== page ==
|NIR (B3)||0.780 - 0.890 µm||0.772 - 0.892 µm||0.782 - 0.890 µm||0.0 - 0.7|
|SWIR (MIR)||1.580 - 1.750 µm||1.600 - 1.692 µm||1.582 - 1.685 µm||0.0 - 0.6|
|Radiometric resolution (NEdR)|
|BLUE||0.003 for the entire range|
|RED||0.001 up to reflectance of 0.10, linear increase up to 0.003 for reflectance of 0.5|
|NIR, SWIR||0.003 for the entire range|
|Intra-image consistency||within an entire image, corresponding to a NEdR of 0.005 for any reflectance value|
|Calibration accuracy||interband and multitemporal : better than 3%|
|absolute : better than 5% .|
|Spatial resolution||in both directions 1.15km at nadir|
|minimum variations for off-nadir observations|
|Field of view||maximum off-nadir observation angle of about 50.5°|
|~2200 km swath width|
|Geometric accuracies||local distortion||less than 0.3 pixel|
|multispectral registration||0.1 km, desired|
|0.3 km specified|
|collocation with HRVIR||0.3 km for simultaneous acquisitions|
|multitemporal registration||0.3 km desired|
|0.5 km specified|
|location accuracy||better than 500m desired|
|Spatial coverage||about 90% of the equatorial areas are imaged each day, the remaining 10 % being imaged the next day. For latitudes higher than 35° (North and South), all regions are acquired at least once a day|
Equator crossing time
(descending node) : 10:30 local solar time
|Image transmission||All spectral bands at full spatial resolution acquired on terrestrial areas will be stored onboard in a solid state memory, allowing the use of only one receiving station to which data will be transmitted in X band. All the spectral bands will also be transmitted in L band, for possible local receiving stations|
More details can be found in the "technical information" pages
The standard products have now been defined by the International Users' Committee. They are adapted to the particular missions described above and coherent as much as possible with the needs of existing projects. Two general categories of users could be identified :
- research teams which are developping methodologies for the use of VEGETATION data or scientific biosphere studies : they generally have a study site (about 500 x 500 km2) and need long time series ( one year of daily or weekly data ),
- projects which are based on the use of both VEGETATION and other data sets, for which the data delivery has to be fully operational and for long periods, for comparison or historical studies ( one continent every day).
The overall organisation of the different levels as well as the general characteristics of the products are now defined, as shown in the following figure. To illustrate the special characteristics of the instrument, high priority was given to design products that would allow direct multitemporal registration as well as simple superposition with simultaneously acquired high resolution data.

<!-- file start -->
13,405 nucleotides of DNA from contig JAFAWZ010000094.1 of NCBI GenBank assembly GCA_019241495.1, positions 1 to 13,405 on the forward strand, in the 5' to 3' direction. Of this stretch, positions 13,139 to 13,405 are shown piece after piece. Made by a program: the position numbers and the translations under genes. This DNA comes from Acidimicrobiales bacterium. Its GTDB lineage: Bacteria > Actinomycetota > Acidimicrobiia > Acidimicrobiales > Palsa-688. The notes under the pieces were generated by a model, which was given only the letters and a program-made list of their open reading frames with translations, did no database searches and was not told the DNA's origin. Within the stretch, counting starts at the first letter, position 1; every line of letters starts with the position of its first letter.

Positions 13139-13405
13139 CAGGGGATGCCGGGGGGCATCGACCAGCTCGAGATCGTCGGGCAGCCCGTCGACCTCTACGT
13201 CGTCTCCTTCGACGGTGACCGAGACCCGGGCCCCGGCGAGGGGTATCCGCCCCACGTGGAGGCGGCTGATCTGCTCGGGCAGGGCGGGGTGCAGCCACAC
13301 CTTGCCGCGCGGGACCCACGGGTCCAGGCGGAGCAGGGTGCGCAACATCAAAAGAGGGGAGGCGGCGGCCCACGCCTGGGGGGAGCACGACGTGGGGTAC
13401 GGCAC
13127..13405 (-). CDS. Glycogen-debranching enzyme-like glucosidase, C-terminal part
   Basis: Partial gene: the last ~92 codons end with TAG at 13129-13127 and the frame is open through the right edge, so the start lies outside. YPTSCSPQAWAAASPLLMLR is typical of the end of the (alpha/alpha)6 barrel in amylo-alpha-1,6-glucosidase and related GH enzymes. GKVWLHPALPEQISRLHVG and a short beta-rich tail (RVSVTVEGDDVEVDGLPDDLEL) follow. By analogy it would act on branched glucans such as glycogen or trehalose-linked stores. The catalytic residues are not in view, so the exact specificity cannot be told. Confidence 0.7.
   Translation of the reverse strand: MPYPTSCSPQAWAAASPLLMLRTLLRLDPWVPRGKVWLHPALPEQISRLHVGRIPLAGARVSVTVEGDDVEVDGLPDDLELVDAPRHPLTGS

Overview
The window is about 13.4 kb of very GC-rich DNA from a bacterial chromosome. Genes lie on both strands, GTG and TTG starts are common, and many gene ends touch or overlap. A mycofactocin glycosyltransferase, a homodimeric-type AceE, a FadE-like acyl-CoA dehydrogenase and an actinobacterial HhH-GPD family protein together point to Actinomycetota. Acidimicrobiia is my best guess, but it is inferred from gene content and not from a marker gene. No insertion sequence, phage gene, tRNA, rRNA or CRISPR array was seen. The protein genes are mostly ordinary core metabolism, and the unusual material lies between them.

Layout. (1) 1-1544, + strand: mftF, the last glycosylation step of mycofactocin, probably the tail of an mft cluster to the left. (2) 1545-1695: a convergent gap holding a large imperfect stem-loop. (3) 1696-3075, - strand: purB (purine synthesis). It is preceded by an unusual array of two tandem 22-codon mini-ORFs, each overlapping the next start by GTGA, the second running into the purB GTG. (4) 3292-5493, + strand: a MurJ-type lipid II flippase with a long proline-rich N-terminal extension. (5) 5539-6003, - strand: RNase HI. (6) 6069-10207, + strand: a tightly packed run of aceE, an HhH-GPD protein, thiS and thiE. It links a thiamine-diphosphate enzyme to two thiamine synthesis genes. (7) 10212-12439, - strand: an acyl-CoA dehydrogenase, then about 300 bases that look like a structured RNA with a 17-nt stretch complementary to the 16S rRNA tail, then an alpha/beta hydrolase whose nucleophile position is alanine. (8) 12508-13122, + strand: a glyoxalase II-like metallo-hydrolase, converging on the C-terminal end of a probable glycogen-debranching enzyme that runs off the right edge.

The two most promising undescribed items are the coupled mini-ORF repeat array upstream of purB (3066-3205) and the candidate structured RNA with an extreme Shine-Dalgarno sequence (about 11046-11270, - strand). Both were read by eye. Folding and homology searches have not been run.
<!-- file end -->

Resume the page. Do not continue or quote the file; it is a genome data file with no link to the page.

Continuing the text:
They are adapted for the first type of users for which physical quality of data is important. They provide top-of-atmosphere reflectance values and correspond thus to data which would have been acquired by an ideal instrument : they are corrected for system errors (misregistration of the different channels, calibration of all the detectors along the line-array detectors for each spectral bands) and resampled to geographic projections for multitemporal analysis as well as for comparison with high resolution data. The accuracies given above apply to this data level. Annotations giving full information on applied corrections (calibration information, geometric parameters taking into account attitude and position on the orbit), or for further non-system corrections are attached to the data sets.
They are most probably the data sets which will be frequently used operationally : they correspond to VGT-P data to which corrections have been applied using ancillary information so as to generate top-of-canopy reflectance values and for which various synthesis types are provided :
- a daily synthesis using the best available measurement on one day for a specific location (maximum NDVI criterion),
- a 10-day synthesis, based on the selection of the "best" measurement of the entire period. The selection is based on the maximum NDVI value, as it is commonly accepted today..
- 10-day syntheses at degraded spatial resolution (4 and 8 km)
These are the most advanced products currently offered in the VEGETATION data catalog. There are only 10-day BDC syntheses (BDC for Bi Directional Composites), generated from the raw data according to the following process:
- improved cloud masking, including identification of cloud shadows and thin clouds (Lissen & al, 2001.)
- atmospheric correction with SMAC (rahman & Dedieu 1994) and based on aerosol load assessment derived from the relationship between B0 and MIR (Maisongrande & al 2001)
- standardization of reflectance values by computing the BRDF (Duchemin & al 2001 & 2002)
- 10-day compositing by averaging of the BRDF-standardized cloud-free reflectance values (Duchemin & al 2001 & 2002)
see the bibliography page in the "around VEGETATION" menu.